Appellant was convicted of burglary. He now challenges the sufficiency of the evidence, the trial court's denial of his motion for directed verdict of acquittal, and its refusal to charge the jury on the lesser included offense of theft by taking. We affirm.
1. The testimony adduced at trial showed that at about 5:00 p.m. on a Saturday, a security guard employed to protect Fortune Mills, a business establishment, heard a noise on the second floor and found appellant inside the plant, carrying "some bags of socks up in his hands and arms." The guard testified that the mill was closed down and that no one was supposed to be there except him; that appellant did not have authority to be on the premises, and that "[h]e tore a back door down . . . enough to run the hand through there and unfasten the chain" to gain access to the building. The guard called the police, and when he saw appellant again, he still had the socks and also had in his hand an AM-FM radio that belonged to another weekend guard. The arresting officer testified that when he pulled up at the plant and saw appellant, appellant threw the socks down and said, "I guess you'll charge me with burglary for going in that place." Appellant was apprehended and had in his possession 72 pairs of socks and the radio. An investigation of the building revealed that the back door had been broken open, and glass and wood particles from the door were on the floor. Appellant testified that he had been drinking at a bar; that on the way back, he found the socks in a bag by the fence along the railroad tracks near the mill; and that he was going to take the socks and sell them. He denied making the statement about burglary. The evidence was sufficient for a rational trier of fact to find appellant guilty beyond a reasonable doubt of burglary, there being a showing of entry without authority and the intent to commit a theft. Therefore, appellant's motion for a directed verdict of acquittal was properly denied. Jackson v. Virginia, 443 U. S. 307 (99 SC 2781, 61 LE2d 560) (1979); OCGA 16-7-1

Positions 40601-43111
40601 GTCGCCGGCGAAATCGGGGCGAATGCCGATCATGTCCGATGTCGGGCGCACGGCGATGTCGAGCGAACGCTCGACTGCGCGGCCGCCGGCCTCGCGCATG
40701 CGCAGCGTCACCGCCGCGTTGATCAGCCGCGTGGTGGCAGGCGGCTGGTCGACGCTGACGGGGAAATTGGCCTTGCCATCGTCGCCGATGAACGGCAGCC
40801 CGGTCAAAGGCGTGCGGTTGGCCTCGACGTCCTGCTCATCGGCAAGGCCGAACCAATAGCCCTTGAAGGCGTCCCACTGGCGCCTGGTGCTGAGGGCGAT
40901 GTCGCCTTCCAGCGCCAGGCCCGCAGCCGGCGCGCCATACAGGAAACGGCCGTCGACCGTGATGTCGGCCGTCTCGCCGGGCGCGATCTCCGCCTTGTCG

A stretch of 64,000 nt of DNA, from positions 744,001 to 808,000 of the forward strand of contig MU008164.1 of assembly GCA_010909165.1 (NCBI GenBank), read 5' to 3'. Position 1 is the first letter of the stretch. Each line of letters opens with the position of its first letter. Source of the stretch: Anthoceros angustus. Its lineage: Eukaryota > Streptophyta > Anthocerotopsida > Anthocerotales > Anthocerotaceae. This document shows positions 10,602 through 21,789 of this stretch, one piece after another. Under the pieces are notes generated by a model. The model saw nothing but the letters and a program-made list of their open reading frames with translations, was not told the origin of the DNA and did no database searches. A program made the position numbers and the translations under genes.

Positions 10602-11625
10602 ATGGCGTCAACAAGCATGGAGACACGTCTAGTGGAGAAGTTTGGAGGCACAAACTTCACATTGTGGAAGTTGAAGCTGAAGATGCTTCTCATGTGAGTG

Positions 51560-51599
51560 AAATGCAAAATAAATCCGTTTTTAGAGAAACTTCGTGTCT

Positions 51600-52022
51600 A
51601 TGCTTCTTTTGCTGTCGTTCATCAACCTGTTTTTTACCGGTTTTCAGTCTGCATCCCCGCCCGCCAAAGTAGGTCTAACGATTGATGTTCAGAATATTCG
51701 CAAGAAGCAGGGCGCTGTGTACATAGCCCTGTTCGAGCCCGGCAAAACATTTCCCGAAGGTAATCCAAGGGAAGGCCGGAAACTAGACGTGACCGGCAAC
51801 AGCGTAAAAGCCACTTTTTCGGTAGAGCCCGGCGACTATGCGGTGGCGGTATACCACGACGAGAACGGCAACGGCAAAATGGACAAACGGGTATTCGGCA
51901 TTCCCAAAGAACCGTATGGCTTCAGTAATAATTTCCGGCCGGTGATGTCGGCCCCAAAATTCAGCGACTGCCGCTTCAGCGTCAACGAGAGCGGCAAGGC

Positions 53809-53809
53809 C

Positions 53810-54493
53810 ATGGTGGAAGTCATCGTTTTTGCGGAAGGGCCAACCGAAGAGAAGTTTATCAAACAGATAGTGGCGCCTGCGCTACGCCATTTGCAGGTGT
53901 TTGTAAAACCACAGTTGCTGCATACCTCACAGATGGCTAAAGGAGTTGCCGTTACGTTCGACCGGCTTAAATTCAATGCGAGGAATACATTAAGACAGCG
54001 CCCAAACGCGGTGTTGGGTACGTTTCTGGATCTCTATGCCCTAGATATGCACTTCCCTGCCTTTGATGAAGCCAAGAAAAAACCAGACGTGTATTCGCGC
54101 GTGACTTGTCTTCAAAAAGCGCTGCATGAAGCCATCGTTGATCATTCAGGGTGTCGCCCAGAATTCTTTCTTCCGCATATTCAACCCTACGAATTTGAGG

; Mullinnix v. State, 177 Ga. App. 168 (338 SE2d 752) (1985)
2. Appellant excepted to the exclusion of his request for a jury charge on the lesser included offense of theft by taking and raises the issue here, citing Anglin v. State, 182 Ga. App. 635 (2) (356 SE2d 564) (1987)
, in support of his contention that the charge was required. We find that Anglin is distinguishable from appellant's case in that Anglin stated "an intent to steal goods he admitted were not his" (id. at 637), whereas appellant's testimony was that he found the bag of socks sitting by the fence near the railroad tracks, and so he took them. He denied breaking into the mill and said he didn't remember finding or having the radio. Appellant never indicated that he thought the socks were the "property of another," nor did he admit to having the requisite intent to steal. OCGA 16-8-2
. Under appellant's version of what happened, he could not have been convicted of theft by taking, as some of the crime's essential elements were missing. Appellant's description of his actions shows that he was merely gathering abandoned property, which is not a crime. See Darden v. State, 165 Ga. App. 739
, 741 (302 SE2d 425
) (1983). The trial court did not err in refusing to give the charge. "A jury charge is properly refused where it is not authorized or adjusted to the evidence adduced at trial. [Cit.]" Id.
David L. Lomenick, Jr., District Attorney, McCracken K. Poston, Jr., Assistant District Attorney, for appellee.